Orange is also a beautiful shade to complement earthy tones. Being 'an autumnal color by nature, it often works well when paired with natural hues such as greens, browns and neutrals,' explains Louise Wicksteed, design director at Sims Hilditch.
Finally, black also pairs well with orange, but must be used carefully, as paint and color expert Annie Sloan explains. 'Black is a fabulous accent color for a hot orange because it allows the orange to project more vividly. Our eyes interpret the orange as being even crisper, more vivid and brighter when transposed against a dramatic black,' she explains.
'However, use sparingly for accents rather than as your two main colors or risk everything going a little Halloween.'
How do interior designers use orange?
Interior designers use orange in decorating in many ways, whether this is adding bold splashes of color, drenching a room in its warming hues, or adding accents through the use of furnishings and accessories.
'We very rarely do a design scheme that doesn't have some orange in it so it all depends on how brave you want to be,' explains Deterding. 'You can liven up a neutral design scheme by choosing textiles and accessories in shades of orange, for instance, introducing a sofa in a bold orange velvet will add a focal point in a living space with muted, neutral walls and floors,' she adds.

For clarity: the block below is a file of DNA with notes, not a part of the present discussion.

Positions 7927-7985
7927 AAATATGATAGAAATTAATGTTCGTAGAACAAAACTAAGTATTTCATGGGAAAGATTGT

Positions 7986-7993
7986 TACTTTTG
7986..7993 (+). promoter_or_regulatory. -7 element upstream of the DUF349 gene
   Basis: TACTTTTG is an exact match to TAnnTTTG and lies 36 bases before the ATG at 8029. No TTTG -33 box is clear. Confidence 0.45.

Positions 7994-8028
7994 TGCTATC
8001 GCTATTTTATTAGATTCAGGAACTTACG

'If you are more daring though, then why not paint the walls orange and play with neutrals for upholstery and use accessories in teals and pinks to layer color, pattern and brightness. After all, isn't Hermes Orange the pinnacle of luxury and joy?!'
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Pippa is Content Editor on Homes & Gardens online contributing to Period Living and Country Homes & Interiors print issues. A graduate of Art History and formerly Style Editor at Period Living, she is passionate about architecture, creating decorating content, interior styling and writing about craft and historic homes. She enjoys searching out beautiful images and the latest trends to share with the Homes & Gardens audience. A keen gardener, when she’s not writing you’ll find her growing flowers on her village allotment for styling projects.